A lot of time it’s easy to make excuses not to write. Writing is hard and sometimes scary.  So we tell ourselves that we can’t write because we don’t have a dedicated space (go to the library or coffee shop), it’s too noisy (use headphones and some soothing sounds i.e. rain forest or ocean), I don’t have a huge block of time (you only need five minutes to write a sentence).  This is the inner creative child who is afraid of failing stopping you from writing.  You can calm it by sitting down and saying I’m only going to write for five minutes and then stop.  Usually, that will jump start the creative juices and lead to writing for much longer.
  • Log your writing and find the time that works best for you.
    This is sort of fun if you like graphs and spreadsheets. I don’t but I still like doing it.  You try writing at different times during the day. Some of you (like people with demanding day jobs and moms) won’t have the luxury and you’ll end up writing like I did when I worked fulltime…in my car on my lunch break and then when I had two toddlers at night after they went to bed.  But you will find the time that you are most productive by logging the amount of pages/words you get done in a writing session.  Then you can focus your efforts to writing during that time.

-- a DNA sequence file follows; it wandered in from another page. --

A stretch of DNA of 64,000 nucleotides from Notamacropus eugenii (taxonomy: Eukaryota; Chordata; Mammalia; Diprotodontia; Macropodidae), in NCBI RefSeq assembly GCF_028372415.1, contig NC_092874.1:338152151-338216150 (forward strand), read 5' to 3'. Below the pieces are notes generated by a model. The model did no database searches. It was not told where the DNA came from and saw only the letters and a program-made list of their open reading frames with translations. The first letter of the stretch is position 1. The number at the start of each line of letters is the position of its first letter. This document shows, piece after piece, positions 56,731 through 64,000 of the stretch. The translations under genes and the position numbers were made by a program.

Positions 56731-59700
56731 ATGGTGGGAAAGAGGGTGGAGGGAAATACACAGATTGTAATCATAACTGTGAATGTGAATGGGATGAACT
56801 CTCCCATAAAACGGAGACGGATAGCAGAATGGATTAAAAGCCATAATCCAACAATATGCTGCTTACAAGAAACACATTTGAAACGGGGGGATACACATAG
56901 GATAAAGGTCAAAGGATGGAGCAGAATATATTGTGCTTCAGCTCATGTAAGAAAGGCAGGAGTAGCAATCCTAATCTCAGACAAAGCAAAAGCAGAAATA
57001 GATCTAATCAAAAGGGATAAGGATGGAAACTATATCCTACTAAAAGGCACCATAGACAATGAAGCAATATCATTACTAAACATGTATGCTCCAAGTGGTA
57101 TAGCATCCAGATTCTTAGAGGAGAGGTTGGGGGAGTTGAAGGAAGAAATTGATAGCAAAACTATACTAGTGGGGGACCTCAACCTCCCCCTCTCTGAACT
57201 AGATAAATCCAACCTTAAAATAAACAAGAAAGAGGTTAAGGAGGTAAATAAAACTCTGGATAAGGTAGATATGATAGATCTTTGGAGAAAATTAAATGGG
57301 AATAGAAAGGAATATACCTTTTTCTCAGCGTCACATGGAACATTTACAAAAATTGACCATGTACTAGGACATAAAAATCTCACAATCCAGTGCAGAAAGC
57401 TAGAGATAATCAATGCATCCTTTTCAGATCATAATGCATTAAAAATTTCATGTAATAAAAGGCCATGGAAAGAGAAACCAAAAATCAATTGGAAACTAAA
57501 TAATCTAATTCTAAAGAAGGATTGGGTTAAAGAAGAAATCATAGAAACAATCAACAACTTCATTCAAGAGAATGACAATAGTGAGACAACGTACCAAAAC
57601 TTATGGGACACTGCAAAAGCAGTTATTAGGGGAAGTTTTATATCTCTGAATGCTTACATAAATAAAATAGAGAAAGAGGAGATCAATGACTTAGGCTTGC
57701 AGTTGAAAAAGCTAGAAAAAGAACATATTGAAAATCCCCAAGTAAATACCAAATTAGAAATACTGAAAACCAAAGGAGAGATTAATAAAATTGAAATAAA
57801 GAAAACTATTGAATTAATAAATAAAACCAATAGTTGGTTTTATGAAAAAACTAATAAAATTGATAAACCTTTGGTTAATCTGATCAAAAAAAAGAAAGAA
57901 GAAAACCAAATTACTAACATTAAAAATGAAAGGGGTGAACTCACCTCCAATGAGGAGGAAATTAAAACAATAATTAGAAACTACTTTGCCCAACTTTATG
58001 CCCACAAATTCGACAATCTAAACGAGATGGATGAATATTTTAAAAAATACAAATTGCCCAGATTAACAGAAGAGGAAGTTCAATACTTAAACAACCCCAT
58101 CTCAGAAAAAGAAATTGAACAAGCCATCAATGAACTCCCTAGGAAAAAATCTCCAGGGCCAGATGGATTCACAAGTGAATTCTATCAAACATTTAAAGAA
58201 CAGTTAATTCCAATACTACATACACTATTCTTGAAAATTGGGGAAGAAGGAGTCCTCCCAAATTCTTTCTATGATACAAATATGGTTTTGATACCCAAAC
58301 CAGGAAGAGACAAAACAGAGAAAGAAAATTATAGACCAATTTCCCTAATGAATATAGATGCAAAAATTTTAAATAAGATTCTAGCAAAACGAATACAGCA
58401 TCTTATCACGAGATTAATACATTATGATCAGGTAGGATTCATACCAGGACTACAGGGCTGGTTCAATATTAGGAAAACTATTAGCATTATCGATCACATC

• Set your timer: Write 15 minutes, break 10 minutes, Write 15 minutes.
    Try the timer. It’s kind of like the only 5 minutes things but this is for when you are on a deadline and you have to get a certain number of pages done in order to turn your book in on time.  You can adjust the timing to whatever works for you.  This is my current set up and I really like it.
  • Set achievable expectations: 500 words, 5 pages, 1 chapter.
    It’s unrealistic to think you’re going to write 50 pages in one day unless you’ve done this before. So set goals that make sense to you and realize they will grow the longer you are writing every day.  I think of this creative part of my mind as a muscle that gets stronger the more I use it.  When I first started writing I could do one chapter a week.  That was it.  I had a full time job, two kids and a husband—more than that simply wouldn’t work for me.  But once I started writing full time I found I could write a little bit more and now I write a chapter a day and still have time to do fun things!
  • Use an affirmation that jump starts your writing session.
    This only works if you believe in affirmations.  But I always say “Writing is fun and easy for me.” Makes the writing session more like fun than work.

Thank you Katherine! I know what my goals are going to be!

To purchase her latest release, Eye Candy, click here: Eye Candy

To purchase her upcoming release, His Baby Agenda, click here: His Baby Agenda

Comments below very much appreciated.

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3 Comments Add yours

  1. dholcomb1 says:

    great advice, Kathy!

    Denise

  2. Fabulous tips I feel quite excited to get started!

  3. Ebby Lane says:

    Thanks for sharing this!